The covering fire from the regiments north and south of the blockhouse enabled the American artillery to deploy at a distance of only sixty yards from the structure. None of the accounts mention the type of guns employed, but they were probably six-pounders, the most common fieldpieces used by both armies. At approximately 11 a.m. the artillery “Commenced a Constant fire,” Wayne reported, “which was returned by the Enemy & continued without Intermission . . . until After 12 OClock.” Despite the intensity of the fire, Wayne claimed “we found that our Artillery had made but little Impression (altho’ well & Gallantly served) the metal not being of Sufficient weight to traverse the loggs of the Block house.”[10]

Wayne may have been too far from the fortification to observe the effect of the fire, or his view may have been obscured by smoke, as in actuality the artillery had badly damaged the blockhouse. Clinton noted that the structure “was pierced by fifty-two Shot in one face only and the two small Guns that were in it dismounted.”[11]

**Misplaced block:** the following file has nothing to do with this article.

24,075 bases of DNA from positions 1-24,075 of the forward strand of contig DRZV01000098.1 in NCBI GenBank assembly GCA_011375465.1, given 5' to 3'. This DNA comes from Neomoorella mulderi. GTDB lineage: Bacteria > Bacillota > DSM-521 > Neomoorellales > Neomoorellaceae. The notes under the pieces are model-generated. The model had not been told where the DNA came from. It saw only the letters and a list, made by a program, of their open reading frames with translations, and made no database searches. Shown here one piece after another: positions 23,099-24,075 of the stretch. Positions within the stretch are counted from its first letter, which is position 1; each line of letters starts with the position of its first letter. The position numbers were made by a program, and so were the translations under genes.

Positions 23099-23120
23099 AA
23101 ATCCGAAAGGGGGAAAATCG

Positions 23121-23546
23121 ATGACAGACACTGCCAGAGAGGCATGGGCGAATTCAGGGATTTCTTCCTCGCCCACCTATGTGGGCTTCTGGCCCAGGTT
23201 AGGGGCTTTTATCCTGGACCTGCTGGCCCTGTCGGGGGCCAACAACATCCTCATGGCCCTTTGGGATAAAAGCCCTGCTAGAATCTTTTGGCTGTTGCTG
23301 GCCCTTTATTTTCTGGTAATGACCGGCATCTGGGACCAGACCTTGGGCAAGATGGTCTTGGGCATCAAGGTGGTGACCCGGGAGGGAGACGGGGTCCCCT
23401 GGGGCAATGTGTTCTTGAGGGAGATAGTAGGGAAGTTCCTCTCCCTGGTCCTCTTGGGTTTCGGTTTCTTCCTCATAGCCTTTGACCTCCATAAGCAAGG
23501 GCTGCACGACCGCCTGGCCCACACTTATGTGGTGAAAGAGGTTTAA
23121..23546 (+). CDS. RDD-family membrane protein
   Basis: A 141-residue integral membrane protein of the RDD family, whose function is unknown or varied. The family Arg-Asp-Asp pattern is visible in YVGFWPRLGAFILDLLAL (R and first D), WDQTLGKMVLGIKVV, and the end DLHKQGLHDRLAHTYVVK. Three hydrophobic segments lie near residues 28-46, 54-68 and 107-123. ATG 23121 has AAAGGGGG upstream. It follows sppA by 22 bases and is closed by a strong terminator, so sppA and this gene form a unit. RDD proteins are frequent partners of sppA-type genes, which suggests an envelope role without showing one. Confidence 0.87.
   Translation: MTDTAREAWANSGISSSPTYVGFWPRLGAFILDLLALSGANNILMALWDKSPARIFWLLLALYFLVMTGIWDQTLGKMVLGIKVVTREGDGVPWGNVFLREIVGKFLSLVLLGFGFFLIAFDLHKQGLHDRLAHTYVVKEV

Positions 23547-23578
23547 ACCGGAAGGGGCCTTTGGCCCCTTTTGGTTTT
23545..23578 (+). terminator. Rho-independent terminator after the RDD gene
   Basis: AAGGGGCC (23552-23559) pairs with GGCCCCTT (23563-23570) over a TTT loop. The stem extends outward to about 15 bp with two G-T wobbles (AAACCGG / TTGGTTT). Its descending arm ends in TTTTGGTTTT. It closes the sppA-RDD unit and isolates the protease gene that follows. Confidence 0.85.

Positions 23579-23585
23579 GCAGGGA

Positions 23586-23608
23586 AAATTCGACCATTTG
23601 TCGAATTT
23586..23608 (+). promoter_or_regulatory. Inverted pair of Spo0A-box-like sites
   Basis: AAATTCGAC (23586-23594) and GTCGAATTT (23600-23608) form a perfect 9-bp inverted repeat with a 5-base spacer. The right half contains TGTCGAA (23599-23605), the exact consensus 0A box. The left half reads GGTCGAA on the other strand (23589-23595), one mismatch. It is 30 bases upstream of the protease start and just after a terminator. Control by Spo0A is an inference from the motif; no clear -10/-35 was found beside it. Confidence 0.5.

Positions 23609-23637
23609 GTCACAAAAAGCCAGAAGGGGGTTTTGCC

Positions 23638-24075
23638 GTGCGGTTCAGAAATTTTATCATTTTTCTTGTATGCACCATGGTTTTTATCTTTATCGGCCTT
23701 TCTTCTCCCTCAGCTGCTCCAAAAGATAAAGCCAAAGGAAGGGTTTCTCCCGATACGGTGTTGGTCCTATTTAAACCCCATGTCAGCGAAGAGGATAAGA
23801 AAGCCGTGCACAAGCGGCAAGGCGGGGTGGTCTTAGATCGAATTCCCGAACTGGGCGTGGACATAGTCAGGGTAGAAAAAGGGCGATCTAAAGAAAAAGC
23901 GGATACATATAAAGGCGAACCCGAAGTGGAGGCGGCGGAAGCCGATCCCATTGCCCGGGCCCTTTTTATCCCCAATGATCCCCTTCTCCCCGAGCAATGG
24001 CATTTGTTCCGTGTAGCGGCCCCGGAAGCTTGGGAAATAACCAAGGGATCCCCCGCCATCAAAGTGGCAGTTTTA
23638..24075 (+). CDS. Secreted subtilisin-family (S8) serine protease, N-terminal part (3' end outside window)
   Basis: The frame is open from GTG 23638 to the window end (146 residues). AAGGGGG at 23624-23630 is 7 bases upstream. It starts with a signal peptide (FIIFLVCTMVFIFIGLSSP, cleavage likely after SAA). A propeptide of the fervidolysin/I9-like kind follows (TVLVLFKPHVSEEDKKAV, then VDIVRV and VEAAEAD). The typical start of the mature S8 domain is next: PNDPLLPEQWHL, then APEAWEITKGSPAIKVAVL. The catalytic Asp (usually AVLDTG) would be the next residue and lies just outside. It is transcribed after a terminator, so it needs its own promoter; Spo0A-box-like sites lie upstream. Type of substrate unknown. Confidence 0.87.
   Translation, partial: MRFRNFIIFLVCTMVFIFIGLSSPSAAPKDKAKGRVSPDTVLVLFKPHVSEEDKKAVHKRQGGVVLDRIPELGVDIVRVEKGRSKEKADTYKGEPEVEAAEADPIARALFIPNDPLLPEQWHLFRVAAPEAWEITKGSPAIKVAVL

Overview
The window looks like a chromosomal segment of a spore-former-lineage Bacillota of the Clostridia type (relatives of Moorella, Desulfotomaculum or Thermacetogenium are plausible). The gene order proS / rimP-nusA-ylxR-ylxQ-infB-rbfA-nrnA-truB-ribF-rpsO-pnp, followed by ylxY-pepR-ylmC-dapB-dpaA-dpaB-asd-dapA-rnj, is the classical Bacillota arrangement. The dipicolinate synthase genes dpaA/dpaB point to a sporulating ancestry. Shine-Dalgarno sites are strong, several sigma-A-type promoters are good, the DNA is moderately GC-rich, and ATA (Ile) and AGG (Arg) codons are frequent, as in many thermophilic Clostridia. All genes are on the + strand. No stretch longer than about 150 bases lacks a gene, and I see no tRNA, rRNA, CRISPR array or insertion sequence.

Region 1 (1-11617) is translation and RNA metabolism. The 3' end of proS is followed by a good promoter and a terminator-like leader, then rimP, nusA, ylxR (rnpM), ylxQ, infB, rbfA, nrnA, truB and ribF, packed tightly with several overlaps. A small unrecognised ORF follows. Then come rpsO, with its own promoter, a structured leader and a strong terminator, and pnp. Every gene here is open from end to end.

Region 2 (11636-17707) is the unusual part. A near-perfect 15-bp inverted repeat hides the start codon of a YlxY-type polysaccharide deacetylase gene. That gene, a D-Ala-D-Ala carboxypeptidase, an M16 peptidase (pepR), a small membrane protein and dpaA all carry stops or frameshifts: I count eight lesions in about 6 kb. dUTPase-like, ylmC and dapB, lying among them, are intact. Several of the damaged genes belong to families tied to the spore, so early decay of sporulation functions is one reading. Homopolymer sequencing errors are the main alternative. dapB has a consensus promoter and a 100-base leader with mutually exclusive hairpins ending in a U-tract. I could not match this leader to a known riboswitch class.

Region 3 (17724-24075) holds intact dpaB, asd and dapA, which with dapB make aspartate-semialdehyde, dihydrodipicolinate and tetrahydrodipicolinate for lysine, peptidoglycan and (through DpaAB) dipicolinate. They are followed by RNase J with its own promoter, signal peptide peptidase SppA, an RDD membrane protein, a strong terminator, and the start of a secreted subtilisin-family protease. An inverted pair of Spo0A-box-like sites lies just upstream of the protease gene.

During the bombardment, Wayne received two dispatches from one of his officers, Zebulon Pike (father of the famous explorer of the same name), who was at Closter observing the movements of British troops. The first dispatch, written in the early morning, stated that about 3,000 men had boarded a dozen vessels and appeared to be sailing downriver to New York City. In the second, composed at 9 a.m., Pike wrote that while he could not see the British force on Valentine’s Hill on the New York side of the Hudson, in his opinion they had left that position, as he had observed “about two thousand of the Enemy together with a number of Waggons which appears to be loaded with baggage.” Some eight hundred men of this force had embarked aboard ships and the boarding continued.[12] These messages, and having himself seen what he believed were “many vessels and boats moving up with troops from New York,” Wayne reconsidered his attack on the blockhouse.[13] He hastily convened a council of war, where he and his officers “unanimously Determined . . . to withdraw the artillery & fall back by easy degrees” to New Bridge, “to prevent the Disagreeable consequences of being shut up in Bergen Neck,” Wayne explained.[14] He portrayed the decision more favorably in a subsequent letter to Washington, insisting that the approach of a British relief force “made it necessary to Relinquish a lesser for a much greater Object,” the chance to lure the reinforcements into an ambush “and Deciding the fortune of the day in the defiles thro’ which they must pass before they could gain possession of the strong Grounds.”[15]